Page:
This week I visited a lab that has been doing some great validation work with parallel reaction monitoring (PRM). While preparing their work for publication, one of their collaborators began insisting that they "validate" their findings with western blots. I don't know about them, but I felt like I'd been playing Jumanji....
It is 2016 (despite what you've been writing at the top of every page!)!!! Holy cow. I know I'm typing to my imaginary choir here, but I really want to get this out of my system. Surprisingly, though, no one has really done a head-to-head comparison of PRM versus Western Blots that I can find and I'd like this rant to pop up when I type the two terms into Google. There is, however, a ton of material to pull from to support my rant.
I hereby present: Western blots versus Parallel Reaction monitoring!
In the red corner we have Western Blots. There is a great wikipedia article on this methodology here.
Basically, though, you do this:
1) You run an SDS-PAGE gel
2) You transfer the proteins via more electricity to a membrane (sucks 'em right out and they stick to the membrane
3) You soak the entire membrane in a solution containing a commercial antibody raised against a peptide within your protein of interest. (They do this by injecting a peptide from your protein of interest into a rodent, or camel, or horse. Typically a rodent, though. For this example, lets say its a bunny rabbit.
4) You wash away bunny rabbit antibodies that don't stick to your membrane in a super tight way
5) Then you add a solution to your membrane that has an antibody with a detection region and a region that binds to any bunny rabbit antibodies
6) Then you activate your detection. That detection region might light up (fluorescence) or it typically causes a chemical reaction that makes a dark spot where stuff matches.
Amazing technique when it was developed in the 70s. It is, of course, still super powerful today, but it has weaknesses that have been addressed many times. First of all, it relies on the efficacy and specificity of two commercial antibodies. I know this is ancient history, but in 2008 Lisa Berglund et al., did a high-throughput analysis of commercial antibodies and found that a large number of them did not work at all. In fact, the average success rate of the 1,410 antibodies they tested was an awe-inspring 49%. I'm sure those numbers have went way way up. However, according to this 2013 article in Nature Methods, the field of antibody production contains over 350 separate producers. Despite this level of competition, the paper appears to recommend returning antibodies as a step in normal lab practices. Hey, no one is perfect, but I'm just throwing these articles out there.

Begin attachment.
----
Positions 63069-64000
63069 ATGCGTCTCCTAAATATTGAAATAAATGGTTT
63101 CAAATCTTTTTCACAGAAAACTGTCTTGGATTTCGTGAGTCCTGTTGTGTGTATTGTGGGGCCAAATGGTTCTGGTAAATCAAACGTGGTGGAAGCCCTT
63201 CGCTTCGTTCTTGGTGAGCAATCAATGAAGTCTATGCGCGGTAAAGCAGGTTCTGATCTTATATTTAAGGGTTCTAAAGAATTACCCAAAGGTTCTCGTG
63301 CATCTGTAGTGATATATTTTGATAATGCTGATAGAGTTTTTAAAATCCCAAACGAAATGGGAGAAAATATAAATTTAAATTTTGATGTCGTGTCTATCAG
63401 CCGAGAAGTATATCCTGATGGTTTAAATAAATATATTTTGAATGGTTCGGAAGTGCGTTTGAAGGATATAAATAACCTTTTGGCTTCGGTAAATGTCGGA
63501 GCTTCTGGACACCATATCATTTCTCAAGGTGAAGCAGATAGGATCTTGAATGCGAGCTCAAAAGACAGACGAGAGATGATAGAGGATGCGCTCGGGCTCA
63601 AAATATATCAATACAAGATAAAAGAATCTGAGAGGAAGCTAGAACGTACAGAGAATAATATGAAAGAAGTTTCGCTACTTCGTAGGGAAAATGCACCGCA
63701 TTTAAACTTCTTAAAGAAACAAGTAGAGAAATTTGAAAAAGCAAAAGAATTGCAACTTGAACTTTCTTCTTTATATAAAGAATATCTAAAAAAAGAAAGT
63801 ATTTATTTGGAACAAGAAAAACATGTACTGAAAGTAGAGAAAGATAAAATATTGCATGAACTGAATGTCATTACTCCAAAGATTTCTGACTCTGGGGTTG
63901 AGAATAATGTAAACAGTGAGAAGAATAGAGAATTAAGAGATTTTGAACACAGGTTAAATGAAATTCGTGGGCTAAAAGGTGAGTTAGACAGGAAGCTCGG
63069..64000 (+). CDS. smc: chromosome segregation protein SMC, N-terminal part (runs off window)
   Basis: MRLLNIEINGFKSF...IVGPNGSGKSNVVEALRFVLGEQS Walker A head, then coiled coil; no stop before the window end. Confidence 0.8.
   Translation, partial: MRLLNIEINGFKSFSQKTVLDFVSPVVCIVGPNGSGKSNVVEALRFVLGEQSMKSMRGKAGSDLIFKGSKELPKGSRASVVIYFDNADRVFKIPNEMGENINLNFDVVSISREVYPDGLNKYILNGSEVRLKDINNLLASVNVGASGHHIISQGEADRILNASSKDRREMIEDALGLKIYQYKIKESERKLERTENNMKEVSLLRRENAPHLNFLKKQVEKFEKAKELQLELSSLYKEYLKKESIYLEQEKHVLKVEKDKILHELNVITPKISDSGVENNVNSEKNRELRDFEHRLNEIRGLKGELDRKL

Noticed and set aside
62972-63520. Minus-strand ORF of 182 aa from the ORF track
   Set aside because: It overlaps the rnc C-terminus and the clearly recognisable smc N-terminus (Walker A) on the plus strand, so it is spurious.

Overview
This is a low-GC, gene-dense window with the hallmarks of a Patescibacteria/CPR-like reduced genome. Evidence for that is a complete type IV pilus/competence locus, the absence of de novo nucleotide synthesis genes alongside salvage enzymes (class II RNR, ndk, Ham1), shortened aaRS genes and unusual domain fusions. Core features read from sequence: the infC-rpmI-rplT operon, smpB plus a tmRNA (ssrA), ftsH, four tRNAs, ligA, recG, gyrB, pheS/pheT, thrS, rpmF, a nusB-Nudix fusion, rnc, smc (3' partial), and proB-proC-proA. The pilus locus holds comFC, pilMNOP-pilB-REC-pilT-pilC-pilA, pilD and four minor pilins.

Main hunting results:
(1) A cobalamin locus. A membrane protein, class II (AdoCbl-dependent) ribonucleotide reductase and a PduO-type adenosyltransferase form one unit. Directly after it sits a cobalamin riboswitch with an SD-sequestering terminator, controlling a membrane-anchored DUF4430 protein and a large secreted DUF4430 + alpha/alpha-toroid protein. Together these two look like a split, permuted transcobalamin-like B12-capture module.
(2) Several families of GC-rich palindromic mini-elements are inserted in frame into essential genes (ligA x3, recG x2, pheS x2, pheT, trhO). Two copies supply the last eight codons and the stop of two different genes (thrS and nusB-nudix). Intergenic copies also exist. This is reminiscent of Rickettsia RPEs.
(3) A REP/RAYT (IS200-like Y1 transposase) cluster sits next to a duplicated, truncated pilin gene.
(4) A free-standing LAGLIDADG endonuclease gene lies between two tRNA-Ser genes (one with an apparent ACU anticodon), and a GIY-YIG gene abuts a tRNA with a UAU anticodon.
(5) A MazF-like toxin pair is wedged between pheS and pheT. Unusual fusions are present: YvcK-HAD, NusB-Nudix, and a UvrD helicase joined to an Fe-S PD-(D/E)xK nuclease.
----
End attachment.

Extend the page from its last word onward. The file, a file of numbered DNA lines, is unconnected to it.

Let us assume that the antibodies you've ordered have been used by tons of groups and that they work just fine. Chances are that you can find a protocol that will give you a good method for step 4 above. If you don't wash away non-specific binding you will just get a blot full of signal. If you use a wash that is too stringent, you get nothing at all. Hopefully someone has done this work for you! If not, you're on your own. And then you have to wonder...is it the antibody? or is it me? Probably a good idea to run it a few more times. At 4-5 hours a pop with the newest technology and not one single glitch along the way, it might take a few days to optimize a new assay.
I found this nice picture on Google Images, I'd like to share (original source unknown):
The challenger in the blue corner -- Parallel Reaction monitoring!
The figures for PRM are taken from this great recent (open access!) review by Navin Rauniyar.
Here are the steps
1) You start with a pretty good estimate of the mass of some peptides from your protein of interest and you use that for the quadrupole (or ion trap on LTQ-Orbitrap instruments. Yup! You can totally do this on hybrids, but it works better on quadrupole-Orbitraps) isolation. You can easily refine your data acquisition by retention time or by focusing the isolation to reduce background and increase specificity
2) You fragment the ions you select
3) You match the high resolution accurate mass fragment ions to the theoretical (or your previously experimentally observed fragments) within 1 or 2 ppm (really, no reason to ever go above 3 ppm.)
4) Post processing allows you to drop fragment ions that might not be as specific as you'd like and you can use the intensity of your fragment ions cumulatively to score your signal. Once you have your favorite fragment ions your rerun your PRM method for the samples you'd like to compare.
HEAD to HEAD time!
Category 1: Reproducibility
According to references in this paper from Dan Liebler and Lisa Zimmerman, the CV of a western blotting measurement ranges from 20-40%. In this paper from S. Gallien et al., all PRM measurements in unfractionated human body fluids were found with CVs less than 20%. 5% is common.